The new visual life of dialogue jokes in Internet memes
One of the most viable subgenres of riddles are joking questions. The dynamics of the genre in social media shows a move towards illustrating/visualising. Paper analyses which conundrums are illustrated and how, what does visualisation add to the verbal riddles in aesthetic and emotional sense.
One of the most viable subgenres of riddles are humorous joking questions or conundrums. In their short, dialogic form, they are well suited for expressing vernacular views. They are very often born and disseminated as newslore, being a reaction to daily (political or other) events. The dynamics of the genre in social media shows a move towards illustrating and visualising. A characteristic feature of these multimodal and -medial memetic representations is their literary, digital, folk visual quality.
In the presentation, I seek answers to the following questions:
- Which conundrums are illustrated and how?
- How often does inspiration come from the pre-digital period and in what way?
- What does visualisation add to the traditionally verbal joking questions in aesthetic and emotional sense (is the image merely an illustration to the text or do the verbal and the visual constitute a new whole?)
The material for the presentation is collected from the Estonian popular humour site meeldib.ee. This is open for all registered users who can post jokes, photos, videos, which have to be "their own intellectual creation". For a folklorist, this is anonymous folklore where the different layers of authorship are impossible to differentiate. The material is viewed to the backdrop of the database "Estonian riddles" (ca 25 000 texts; www.folklore.ee/Keerdkys, Voolaid 2004)
This study was supported by the Estonian Ministry of Education and Research (IUT22-5), and by the European Regional Development Fund (CEES).
The need of a mixed methods approach to digital practices
In this paper I argue for the benefits, or even the need, to apply a mixed method approach to researching digital practices in online environments. I propose a combination of qualitative and quantitative methods in order to deepen our analysis and understanding of cultural phenomena and practices.
In this paper I will argue for the benefits, and even need, to apply a mixed method approach to researching digital practices in online environments. I would propose a combination of qualitative and quantitative methods, which allows you to capture and interpret phenomena that are not detectable with a single method, and a single set of interpretive models. The results and interpretations that can be reached with one method might remain veiled when applying another one. By combining qualitative and quantitative methods, we can deepen our analysis and understanding of cultural phenomena and practices.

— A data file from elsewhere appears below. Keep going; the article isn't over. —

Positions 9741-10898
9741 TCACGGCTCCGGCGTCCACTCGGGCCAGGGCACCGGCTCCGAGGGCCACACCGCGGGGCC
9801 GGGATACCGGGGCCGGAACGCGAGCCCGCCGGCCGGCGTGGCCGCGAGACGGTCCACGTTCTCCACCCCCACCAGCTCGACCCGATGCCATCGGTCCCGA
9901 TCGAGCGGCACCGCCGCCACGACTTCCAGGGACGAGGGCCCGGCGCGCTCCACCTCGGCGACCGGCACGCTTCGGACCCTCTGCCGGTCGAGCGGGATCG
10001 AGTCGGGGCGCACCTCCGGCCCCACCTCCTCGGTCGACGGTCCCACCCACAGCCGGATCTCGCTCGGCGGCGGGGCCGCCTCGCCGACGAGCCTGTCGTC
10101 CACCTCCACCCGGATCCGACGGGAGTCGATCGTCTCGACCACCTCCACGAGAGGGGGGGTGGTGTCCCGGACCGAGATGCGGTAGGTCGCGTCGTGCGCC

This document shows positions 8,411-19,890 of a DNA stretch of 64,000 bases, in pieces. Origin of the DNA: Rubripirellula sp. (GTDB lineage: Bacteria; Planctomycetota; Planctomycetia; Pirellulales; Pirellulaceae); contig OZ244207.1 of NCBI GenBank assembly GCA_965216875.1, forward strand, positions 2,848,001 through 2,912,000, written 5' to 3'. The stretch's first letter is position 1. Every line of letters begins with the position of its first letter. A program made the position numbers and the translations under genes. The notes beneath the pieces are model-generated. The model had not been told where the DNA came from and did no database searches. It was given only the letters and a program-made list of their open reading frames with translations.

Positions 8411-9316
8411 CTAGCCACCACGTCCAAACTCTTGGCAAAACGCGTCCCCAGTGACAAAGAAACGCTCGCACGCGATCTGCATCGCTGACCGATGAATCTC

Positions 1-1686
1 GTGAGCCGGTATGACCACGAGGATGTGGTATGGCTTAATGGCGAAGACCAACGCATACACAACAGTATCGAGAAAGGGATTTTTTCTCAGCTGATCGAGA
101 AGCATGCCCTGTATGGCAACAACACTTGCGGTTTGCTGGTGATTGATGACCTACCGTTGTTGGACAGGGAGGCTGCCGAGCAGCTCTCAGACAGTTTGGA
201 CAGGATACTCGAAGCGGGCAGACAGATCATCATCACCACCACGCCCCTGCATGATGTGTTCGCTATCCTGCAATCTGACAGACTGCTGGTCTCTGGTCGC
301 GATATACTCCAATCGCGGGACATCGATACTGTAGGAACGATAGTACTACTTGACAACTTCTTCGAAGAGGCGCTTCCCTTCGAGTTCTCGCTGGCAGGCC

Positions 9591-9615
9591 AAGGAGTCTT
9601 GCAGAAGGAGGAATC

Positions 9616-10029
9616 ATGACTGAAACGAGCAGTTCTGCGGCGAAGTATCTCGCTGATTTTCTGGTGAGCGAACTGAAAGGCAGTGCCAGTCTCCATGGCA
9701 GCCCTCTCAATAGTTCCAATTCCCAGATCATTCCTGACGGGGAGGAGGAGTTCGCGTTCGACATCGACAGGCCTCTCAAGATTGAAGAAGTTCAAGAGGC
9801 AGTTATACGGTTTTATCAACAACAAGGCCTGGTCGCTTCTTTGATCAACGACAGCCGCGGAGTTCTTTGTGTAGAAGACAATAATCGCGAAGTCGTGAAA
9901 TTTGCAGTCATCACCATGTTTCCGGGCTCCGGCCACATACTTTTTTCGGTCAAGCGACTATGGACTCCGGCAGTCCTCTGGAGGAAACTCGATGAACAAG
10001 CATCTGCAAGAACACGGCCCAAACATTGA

On Twitter, hashtags (#) can be used as a way to label and sort tweets. One way to read and analyze a specific discussion on Twitter is for instance to follow a hashtag, collect and code the tweets according to their content. But a close reading of data collected is difficult if a discussion contains thousands of tweets; in this case, it is not possible to examine the distribution of power in a network, for instance. For that a quantitative, computer supported, analysis is needed. When comparing the number of tweets sent, received, the re-tweets, etc., a pattern emerges that can question and complement a content-based analysis.
This approach will be illustrated in this paper, based on experiences from three studies with twitter data - all dealing with communicative patterns centered on specific twitter hashtags. In all three studies a quantitative approach reveals alternative patterns of communication and authority hidden in a qualitative reading of the twitter stream.
From written jottings to open data? Archiving ethnografic research data
This paper addresses the debate about open data and data management in the ethnologies, and approaches how data preservation and data sharing are mostly used by cultural anthropologists, and how their effects and consequences on ethnographic research are assessed.
The transition from analog to digital not only required new virtual methods but also has had considerable effects on how cultural anthropologists conduct their work. Digital technologies are increasingly applied to all stages of a research lifecycle and furthermore of importance even when material is recorded and analyzed, lectures are given, and results are published: Due to growing digital research infrastructures, large quantities of digital storage space, and not least requirements provided by research funding programs long-term preservation of ethnographic research data and data sharing are up for discussion. Based on an investigation among German-speaking cultural anthropologists our talk points out the experiences researchers have made with data management, data publication and data sharing, and how opportunities, challenges and (ethical) problems of structured long-term archiving are assessed. Moreover it outlines what future appropriate handling of digital ethnographic research data could have, and what "openness" could mean in the ethnologies.
Showing the door: phraseology in internet discussions about refugees in Estonia
In Estonia, the 2015 refugee crisis was met with sharp reactions from the public, where the attackers used both direct insults as well as offensive rhetorics immersed with phraseology. This study sets out to describe and analyse the use of figurative language in offensive speech on the internet.